JWR Wandering Jews

Jewish World Review July 17, 2002 / 8 Menachem-Av, 5762

EMMANUEL DIARIST



A blood-stained stretcher
at the scene of the bombing

Nameless, faceless
no longer


http://www.jewishworldreview.com | Last December, 11 Jews in this Israeli suburb were killed, when PLO terrorists opened fire on a commuter bus. The response was to provide residents here with armored and bullet-proof transportation.

But only in the topsy-turvy world of the Middle East could increased security and protection leave you dead.

Yesterday, when Palestinian gunmen disguised as Israeli soldiers set off two 20-kilo bombs along the same route, the bus responded with an automatic "safety switch" --- sealing the doors and trapping women, children and fetuses. While some passengers were able to break free, only to be murdered by the terrorists, others were killed instantly when bullets and grenades pierced areas of the bus that were not sufficiently armored.

In all, 16 people were injured, including eight seriously. No less than three Palestinian groups took credit for the attack. It took more than an hour to remove the dead due to various ammunition that filled the bus.

For wire services like Reuters and newspapers like The New York Times, the senseless deaths of civilians -- none, of whom had even a remote connection to the Israeli military -- are being linked to "a meeting of Middle East peace envoys in New York." The dead are just nameless, faceless statistics, while "spokesmen" are fully identified in the dispatches.

Below, we recount the last minutes on Earth for, among others, a 9-month old twin who was laughing as she traveled on her grandmother's lap; the high school student looking forward to his first day of summer vacation; the mother who had just passed her final exam to become an accredited teacher and the father who'd just completed immersing himself in holy texts that taught him to love and respect all of humanity.


Ayellet Shikon, 29, who ran Emannuel's day care center, had taken her twin 9 month-old daughters, Tiferet Sarah and Galia Esther and 2 year-old son, Ohr Chaim, to visit their grandmother, Zilpa Kashi, 65, and were returning home.

The terrorists first opened fire on the grandmother, who was holding one of the twins. Both grandmother and granddaughter died in each other's arms.

Ayellet had been holding in her lap the other twin, who was seriously injured, when the terrorists' bullets struck. As she watched in horror the blood from the woman who gave her life flow down the aisle and mix with the child's she birthed, she dialed her husband, Gal, 35, on her cell phone.

"We're being shot at. There's a pigua here!" she screamed. The Torah scholar immediately left their home and spotted three soldiers. After alerting them to the developing situation, he learned their real identities when bullets pierced his body.

The 2 year-old was injured, when bullets exited his dead sister's head.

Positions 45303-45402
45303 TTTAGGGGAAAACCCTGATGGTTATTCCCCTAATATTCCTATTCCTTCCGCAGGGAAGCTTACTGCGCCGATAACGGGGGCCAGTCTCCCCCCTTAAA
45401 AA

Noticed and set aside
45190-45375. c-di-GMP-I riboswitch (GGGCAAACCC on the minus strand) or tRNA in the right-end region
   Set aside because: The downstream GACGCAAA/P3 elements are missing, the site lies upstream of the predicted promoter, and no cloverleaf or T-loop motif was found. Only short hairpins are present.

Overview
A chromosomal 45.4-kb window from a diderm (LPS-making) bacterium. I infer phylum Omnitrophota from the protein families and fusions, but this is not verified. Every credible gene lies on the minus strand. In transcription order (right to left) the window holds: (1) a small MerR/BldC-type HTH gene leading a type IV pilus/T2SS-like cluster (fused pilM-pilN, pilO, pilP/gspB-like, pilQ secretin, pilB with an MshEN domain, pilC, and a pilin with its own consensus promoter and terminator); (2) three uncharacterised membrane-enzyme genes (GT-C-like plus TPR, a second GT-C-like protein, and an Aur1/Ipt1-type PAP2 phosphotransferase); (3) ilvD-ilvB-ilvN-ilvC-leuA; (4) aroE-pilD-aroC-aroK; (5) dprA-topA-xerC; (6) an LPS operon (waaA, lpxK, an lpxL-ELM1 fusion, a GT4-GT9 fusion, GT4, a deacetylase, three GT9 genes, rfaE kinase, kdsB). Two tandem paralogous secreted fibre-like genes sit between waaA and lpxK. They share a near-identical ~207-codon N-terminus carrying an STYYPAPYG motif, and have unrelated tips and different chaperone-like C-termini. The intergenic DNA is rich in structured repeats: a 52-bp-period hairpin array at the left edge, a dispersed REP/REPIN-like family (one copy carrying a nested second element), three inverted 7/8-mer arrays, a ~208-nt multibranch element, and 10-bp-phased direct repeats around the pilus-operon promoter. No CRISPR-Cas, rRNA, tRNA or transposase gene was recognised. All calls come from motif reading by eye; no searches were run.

Yesterday at noon, Yehudit Weinberg, 22, completed her final test to receive a religious teacher's certification at the Bais Yaakov seminary in Bnei Brak. She was returning home to celebrate with her husband and year-old baby when she was fired upon by the terrorists. In her eighth month of pregnancy, she was rushed to ICU and gave birth via an emergency C-section to a son, who was sent a few miles away to a neo-natal unit, where he died.

At this filing, the mother -- Yehudit bat Ilana -- is in need of prayers.

Ilana Siton, 35, was the cosmetologist for the women of Emannuel. She and her daughter, Tehilla, 14, were returning from Bnai Brak, where they traveled to register the teen in a new religious high school. They had made a day of the chore by going shopping.

She died slumped over in the blood-stained lap of her daughter.

Her body will be buried alongside her cousin, who died in the December bombing at the same spot where both lost their lives.

Yonatan Gamliel,16, had just finished his last day at yeshiva (rabbinical school) in Bnai Brak. Last night, was the beginning of his two-week summer vacation. When the first roadside bomb hit his bus, the teen immediately called his mother.

"I am OK. There was a bomb, but I'm OK," witnesses remember him saying. But as he waited in his "secure" shelter, bullets sprayed the top of the bus, killing him. He died with a cell-phone in his hand pushing "redial."

Karen Kashani, 20, a single mother, had been talking to her best friend on her cell-phone when the terrorists opened fire. The bus had automatically sealed its doors once the bombs went off. As pandemonium broke loose, some of the passengers, Karen among them, managed to force themselves out. But when the "escape hatch" finally opened, she was immediately mowed down by the terrorists.

Galila Adas, 46, was heading home to be with her 4 children, one of whom was seriously ill. The nurse, who had been up the entire night before caring for invalids, had her life ended with three bullets to her head.

  —   Harvey Tannenbaum

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© 2002, Harvey Tannenbaum